1.  They invested in people.–These coffee bean-like people invested in others, not just themselves, or not just them and a few close family members and friends. This means they intentionally strove to positively interact with everyone around them.  This does not mean they succeed every time, but it also means they strive to make a positive impact on the majority they meet, not just a few people.  When I think of people like that, I think of all five of my faith heroes (for more on my faith heroes, see this post.), who inspired others to live their best life possible.  I think of my pastor, Pastor David Shoaf, who has served in the same church for over 40 years and has touched almost everyone he met there. I think of Chris* (NOT his real name) who makes sure people have time off work sometimes because he cares that people have families and lives outside the job and my manager Tom* (NOT his real name) who helps his workers succeed and strive for excellence every day.
  2. Be genuine.–What my faith heroes and coffee beans have in common are their genuineness. They both don’t change who they are because they are pressured to “fit in,” or because they “feel like it.” For instance, one of my faith heroes, Jesus Christ, did not change His purpose, mission, or personality just so that the Pharisees would like him. He always stayed true to His character. Also, another of my faith heroes, Rachel Scott, had lost all her friends due to her newfound faith in Christ. Even so, she was adamant about staying true to her belief and who she was, and not some tamed-down image of who her friends thought she should be. Never change who you are due to circumstances or people wanting to mold you into their own image of how you “should” be. Be true to yourself, while still willing to be open and teachable to change for the better, but change for your own reasons, not just another person’s.
  3. Stand Out.-Finally, and perhaps most importantly, in order to be a true world-changer or coffee bean, you have to stand out. Rachel Scott has been quoted in multiple sources as saying, ” I won’t be labeled as average.” In order to be a true coffee bean, you have to want to be better than average in your mentality and attitude towards life. That is, you can’t just blend in, be like everyone else, and/or do the minimum.  For instance, at work, one way I am trying to be a coffee bean is to work hard every day, and sometimes even volunteer to do extra work when I have the time and when needed, to help others. Moreover, I strive for excellence in my work, and not simply to get things done. Rachel Scott stood out by being kind to everyone around her, not just the people she looked up to or with who she got along well.  She even was kind to those boys who would later murder her, and also to those who were shunned, looked down upon, or made fun of by everyone else in her school or by society.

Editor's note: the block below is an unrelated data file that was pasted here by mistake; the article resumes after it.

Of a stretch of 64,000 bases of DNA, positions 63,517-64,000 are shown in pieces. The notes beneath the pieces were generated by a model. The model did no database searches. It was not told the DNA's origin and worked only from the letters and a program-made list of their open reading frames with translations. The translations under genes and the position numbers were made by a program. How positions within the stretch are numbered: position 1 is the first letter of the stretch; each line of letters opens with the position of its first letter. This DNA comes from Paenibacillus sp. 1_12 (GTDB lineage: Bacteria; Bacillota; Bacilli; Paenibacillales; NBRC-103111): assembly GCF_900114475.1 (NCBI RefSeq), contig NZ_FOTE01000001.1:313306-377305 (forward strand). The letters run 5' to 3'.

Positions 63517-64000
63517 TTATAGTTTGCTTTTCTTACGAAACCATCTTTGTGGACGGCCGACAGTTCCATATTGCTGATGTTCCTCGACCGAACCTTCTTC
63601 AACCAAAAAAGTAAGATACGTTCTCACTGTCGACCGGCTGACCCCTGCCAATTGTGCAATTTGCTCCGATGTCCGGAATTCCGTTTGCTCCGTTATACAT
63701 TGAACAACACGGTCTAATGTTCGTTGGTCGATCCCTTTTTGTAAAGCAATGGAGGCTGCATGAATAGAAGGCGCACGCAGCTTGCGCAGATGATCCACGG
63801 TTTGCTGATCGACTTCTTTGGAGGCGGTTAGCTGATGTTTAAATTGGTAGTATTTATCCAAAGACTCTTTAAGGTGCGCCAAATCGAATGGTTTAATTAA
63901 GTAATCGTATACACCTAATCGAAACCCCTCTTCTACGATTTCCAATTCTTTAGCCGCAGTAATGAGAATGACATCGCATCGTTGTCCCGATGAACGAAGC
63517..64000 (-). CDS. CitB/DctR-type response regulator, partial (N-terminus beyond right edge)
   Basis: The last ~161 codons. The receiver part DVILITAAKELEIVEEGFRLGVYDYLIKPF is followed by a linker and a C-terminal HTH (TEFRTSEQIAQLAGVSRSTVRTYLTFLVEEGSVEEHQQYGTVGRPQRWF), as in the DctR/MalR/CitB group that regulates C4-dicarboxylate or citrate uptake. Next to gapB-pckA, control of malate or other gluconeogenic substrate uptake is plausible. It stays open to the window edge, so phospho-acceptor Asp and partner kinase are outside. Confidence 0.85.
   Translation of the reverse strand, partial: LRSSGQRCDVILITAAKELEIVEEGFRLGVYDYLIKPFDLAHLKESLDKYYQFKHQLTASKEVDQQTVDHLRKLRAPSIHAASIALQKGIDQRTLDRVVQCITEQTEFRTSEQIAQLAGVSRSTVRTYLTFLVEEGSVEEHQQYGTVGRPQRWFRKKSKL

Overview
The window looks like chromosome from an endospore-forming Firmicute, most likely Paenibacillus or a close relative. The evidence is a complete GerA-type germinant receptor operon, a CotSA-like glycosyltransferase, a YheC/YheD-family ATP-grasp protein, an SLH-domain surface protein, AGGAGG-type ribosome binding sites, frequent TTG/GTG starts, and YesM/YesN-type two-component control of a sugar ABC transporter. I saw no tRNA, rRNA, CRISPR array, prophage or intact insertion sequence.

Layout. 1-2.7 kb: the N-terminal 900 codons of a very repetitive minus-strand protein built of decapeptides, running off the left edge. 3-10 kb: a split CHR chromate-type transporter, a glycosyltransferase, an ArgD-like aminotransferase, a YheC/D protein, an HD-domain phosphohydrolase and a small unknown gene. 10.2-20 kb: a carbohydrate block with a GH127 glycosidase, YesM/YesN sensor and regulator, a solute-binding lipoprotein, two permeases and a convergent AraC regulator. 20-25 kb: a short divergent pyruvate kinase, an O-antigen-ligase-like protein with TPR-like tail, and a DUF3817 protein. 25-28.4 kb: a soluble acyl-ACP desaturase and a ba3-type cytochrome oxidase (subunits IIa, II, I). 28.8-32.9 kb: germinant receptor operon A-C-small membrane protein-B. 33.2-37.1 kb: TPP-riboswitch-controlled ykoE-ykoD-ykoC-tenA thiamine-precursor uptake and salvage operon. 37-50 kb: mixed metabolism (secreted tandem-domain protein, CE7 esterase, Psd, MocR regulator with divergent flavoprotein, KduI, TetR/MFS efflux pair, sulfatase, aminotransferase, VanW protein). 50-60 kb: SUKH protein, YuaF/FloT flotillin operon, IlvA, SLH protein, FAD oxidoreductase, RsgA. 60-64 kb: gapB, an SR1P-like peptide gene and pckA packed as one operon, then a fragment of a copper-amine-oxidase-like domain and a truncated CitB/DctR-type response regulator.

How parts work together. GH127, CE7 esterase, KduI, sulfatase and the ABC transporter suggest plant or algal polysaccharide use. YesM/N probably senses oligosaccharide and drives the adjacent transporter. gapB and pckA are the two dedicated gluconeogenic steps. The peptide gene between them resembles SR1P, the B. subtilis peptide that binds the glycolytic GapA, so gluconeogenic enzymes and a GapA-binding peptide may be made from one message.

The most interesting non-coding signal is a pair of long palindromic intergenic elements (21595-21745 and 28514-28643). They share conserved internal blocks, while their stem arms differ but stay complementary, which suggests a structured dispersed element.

These are the three things everybody who is like a coffee bean have and examples of how one can imitate them. Coffee-bean like people always have a positive impact in this world, and sometimes it is very great! Resolve to be your best–Be a coffee bean today!

Carrying Rachel’s Torch

One of my faith heroes has always been Columbine student Rachel Joy Scott, who was murdered in 1999 by two of her classmates. Rachel is my faith hero because of her great belief in God and because she has all the positive qualities I would like to embody in myself. Also, I must note that she wasn’t perfect so I can relate to some of her experiences very well, especially when I fall down or sin.

After I watched the movie “I Am Not Ashamed,” which is based on Rachel Scott’s life, God has inspired me not only to try to live out Rachel’s five challenges but also to carry her torch.

What is carrying Rachel’s Torch?

For Rachel’s 5 challenges, click here, and then click on the box where it says, “Program Challenges.” Carrying Rachel’s torch, to me,  involves not only striving to live out her five challenges every day but also to live a life that properly honors her life and legacy.

How do we (I) carry Rachel’s torch? 

Carrying Rachel’s torch not only involves living out the five challenges in Rachel’s challenge but also making these promises to yourself and to the community around you:

  1. I will strive to make a positive difference in my world and to do this with all my heart. –I remember that Rachel Scott wrote in her journal, ” I will not be labeled as average,” and so I don’t want to be either.